Anesthesiologists (pronounced ăn’ĕs-thē’zē-ŏl’ō-jĭsts) are medical doctors who specialize in anesthesiology. Anesthesiology (pronounced ăn’ĕs-thē’zē-ŏl’ō-jē) is the study and use of medicines or combinations of medicines to produce a partial or complete loss of sensation and/or consciousness in patients. Anesthesiologists administer medications (called anesthetics, anesthetic agents, or anesthesia) to reduce pain caused by a medical condition or injury, or to manage and control pain during and after a medical procedure, such as surgery.

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There are several different types of anesthesia. The three main types are local anesthesia (reduces sensation in a small, specific area), regional anesthesia (reduces sensation in a larger region of the body, e.g., spinal, epidural), and general anesthesia (renders the patient unconscious). Anesthesia may be administered topically (as a spray, cream, or lotion), orally (by mouth), through an injection (e.g., into the skin, muscle, or spinal fluid), through a vein (intravenous, IV), as a suppository (inserted in the rectum, urethra, or vagina), or may be inhaled (breathed in). Anesthesiologists are highly skilled in all aspects of anesthesia.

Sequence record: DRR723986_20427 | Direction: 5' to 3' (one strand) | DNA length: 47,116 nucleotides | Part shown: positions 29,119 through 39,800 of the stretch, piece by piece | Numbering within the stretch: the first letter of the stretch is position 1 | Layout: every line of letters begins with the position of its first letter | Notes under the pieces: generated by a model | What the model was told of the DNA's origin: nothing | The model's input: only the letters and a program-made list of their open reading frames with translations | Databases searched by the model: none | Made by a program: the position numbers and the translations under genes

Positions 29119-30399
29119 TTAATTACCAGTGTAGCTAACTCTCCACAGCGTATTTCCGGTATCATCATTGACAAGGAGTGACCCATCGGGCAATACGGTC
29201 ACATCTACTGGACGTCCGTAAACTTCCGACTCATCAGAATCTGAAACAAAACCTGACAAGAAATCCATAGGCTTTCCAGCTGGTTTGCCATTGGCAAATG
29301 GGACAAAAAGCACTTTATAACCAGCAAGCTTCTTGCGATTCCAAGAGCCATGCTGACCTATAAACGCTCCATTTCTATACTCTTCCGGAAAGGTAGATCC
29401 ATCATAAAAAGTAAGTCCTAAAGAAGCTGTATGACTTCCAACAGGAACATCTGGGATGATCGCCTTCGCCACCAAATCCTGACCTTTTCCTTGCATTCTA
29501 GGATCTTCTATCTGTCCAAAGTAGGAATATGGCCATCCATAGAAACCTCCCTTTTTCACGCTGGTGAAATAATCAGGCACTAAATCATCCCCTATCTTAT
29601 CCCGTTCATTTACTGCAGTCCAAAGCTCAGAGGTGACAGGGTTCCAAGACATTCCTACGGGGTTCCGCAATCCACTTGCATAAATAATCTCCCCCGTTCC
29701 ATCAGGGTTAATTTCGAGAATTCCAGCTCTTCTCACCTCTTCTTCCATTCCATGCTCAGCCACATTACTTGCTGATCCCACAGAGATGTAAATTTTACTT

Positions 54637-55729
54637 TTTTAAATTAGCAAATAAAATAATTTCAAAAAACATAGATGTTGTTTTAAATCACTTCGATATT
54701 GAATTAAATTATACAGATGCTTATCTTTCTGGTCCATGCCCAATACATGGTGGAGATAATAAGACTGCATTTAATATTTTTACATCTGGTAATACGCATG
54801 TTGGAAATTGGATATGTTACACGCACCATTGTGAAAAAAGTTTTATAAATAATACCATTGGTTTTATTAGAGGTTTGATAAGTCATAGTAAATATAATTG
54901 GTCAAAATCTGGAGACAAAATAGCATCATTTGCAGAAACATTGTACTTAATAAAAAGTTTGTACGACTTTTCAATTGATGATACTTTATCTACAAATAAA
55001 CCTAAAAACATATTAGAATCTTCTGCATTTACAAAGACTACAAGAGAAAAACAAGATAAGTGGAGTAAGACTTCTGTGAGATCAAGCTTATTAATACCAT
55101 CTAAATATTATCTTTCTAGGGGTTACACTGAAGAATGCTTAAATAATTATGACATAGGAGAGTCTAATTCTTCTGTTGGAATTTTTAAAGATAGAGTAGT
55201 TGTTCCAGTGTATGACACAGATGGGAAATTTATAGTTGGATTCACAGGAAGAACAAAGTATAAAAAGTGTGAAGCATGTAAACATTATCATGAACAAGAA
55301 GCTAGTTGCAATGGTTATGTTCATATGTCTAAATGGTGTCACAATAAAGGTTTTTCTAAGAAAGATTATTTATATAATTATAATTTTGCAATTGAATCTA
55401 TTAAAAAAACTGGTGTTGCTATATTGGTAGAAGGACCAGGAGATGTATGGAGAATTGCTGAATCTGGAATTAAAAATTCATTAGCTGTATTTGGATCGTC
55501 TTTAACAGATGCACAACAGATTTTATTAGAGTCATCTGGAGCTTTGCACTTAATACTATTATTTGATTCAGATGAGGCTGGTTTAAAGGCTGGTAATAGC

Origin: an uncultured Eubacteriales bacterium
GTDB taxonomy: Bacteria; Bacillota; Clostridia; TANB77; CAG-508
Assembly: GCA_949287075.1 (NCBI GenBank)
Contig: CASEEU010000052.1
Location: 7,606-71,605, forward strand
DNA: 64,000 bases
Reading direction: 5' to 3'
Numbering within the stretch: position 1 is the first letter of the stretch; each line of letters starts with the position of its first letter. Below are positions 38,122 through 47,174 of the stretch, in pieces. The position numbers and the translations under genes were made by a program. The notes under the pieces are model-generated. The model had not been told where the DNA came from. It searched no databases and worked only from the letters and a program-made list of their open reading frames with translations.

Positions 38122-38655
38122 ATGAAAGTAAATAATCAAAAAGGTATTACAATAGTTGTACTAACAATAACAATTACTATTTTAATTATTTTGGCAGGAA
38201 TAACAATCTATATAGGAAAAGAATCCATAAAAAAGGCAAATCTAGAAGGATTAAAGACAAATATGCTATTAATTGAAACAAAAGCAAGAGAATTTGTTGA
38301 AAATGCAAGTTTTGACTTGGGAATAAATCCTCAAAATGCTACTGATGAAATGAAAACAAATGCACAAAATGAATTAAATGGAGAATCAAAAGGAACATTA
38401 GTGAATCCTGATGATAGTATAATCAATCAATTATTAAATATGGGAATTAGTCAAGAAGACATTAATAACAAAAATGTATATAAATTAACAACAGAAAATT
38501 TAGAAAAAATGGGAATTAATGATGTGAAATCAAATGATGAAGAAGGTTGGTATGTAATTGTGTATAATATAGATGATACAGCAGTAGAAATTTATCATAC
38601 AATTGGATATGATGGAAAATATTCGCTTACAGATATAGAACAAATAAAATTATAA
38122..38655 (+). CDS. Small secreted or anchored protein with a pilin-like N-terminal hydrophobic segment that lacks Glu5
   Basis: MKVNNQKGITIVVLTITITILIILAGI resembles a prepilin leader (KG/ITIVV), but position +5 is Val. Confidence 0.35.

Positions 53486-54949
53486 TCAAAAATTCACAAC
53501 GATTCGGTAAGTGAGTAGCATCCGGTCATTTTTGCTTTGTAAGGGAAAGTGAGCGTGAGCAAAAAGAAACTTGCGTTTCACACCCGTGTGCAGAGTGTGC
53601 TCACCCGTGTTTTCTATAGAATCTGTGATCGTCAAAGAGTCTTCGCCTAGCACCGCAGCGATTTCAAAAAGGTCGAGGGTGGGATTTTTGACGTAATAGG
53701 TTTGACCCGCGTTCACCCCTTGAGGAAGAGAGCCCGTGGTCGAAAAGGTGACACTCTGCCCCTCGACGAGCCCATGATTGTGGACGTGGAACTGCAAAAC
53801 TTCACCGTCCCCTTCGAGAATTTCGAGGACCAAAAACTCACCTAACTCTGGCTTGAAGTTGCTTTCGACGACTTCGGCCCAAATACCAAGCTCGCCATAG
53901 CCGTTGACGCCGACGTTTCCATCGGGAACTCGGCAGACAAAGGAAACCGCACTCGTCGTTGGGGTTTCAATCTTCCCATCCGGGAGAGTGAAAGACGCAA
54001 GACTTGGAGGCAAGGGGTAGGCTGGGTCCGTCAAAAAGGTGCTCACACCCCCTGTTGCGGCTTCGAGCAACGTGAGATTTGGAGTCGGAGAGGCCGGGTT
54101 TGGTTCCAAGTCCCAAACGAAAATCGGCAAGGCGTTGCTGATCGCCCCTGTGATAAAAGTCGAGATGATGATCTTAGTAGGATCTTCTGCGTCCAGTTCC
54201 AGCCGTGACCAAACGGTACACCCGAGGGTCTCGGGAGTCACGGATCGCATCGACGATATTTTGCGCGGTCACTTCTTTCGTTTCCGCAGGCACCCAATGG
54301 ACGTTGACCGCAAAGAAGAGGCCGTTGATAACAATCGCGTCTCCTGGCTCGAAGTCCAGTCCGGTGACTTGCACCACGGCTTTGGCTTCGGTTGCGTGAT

Anesthesiologists have comprehensive knowledge in several different areas of medicine. Prior to administering anesthesia, the anesthesiologist must learn as much as possible about the patient’s personal history, family history, and medical condition (e.g., illness or injury). Anesthesiologists are responsible for monitoring their patients’ heart rate, breathing, blood pressure, body temperature, and other vital functions during medical procedures.

Anesthesiologists often work with other physicians (e.g., surgeons) and nurses as part of a health care team to monitor patients before, during, and after they receive anesthesia. They often work in hospitals and outpatient surgical centers. Anesthesiologists may supervise other anesthetists (pronounced ă-nĕs-thĕ-tĭsts) who also have advanced training in anesthesia (e.g., certified registered nurse anesthetist [CRNA]).

Publication Review By: Stanley J. Swierzewski, III, M.D.

Published: 26 Feb 2009

Last Modified: 02 Sep 2015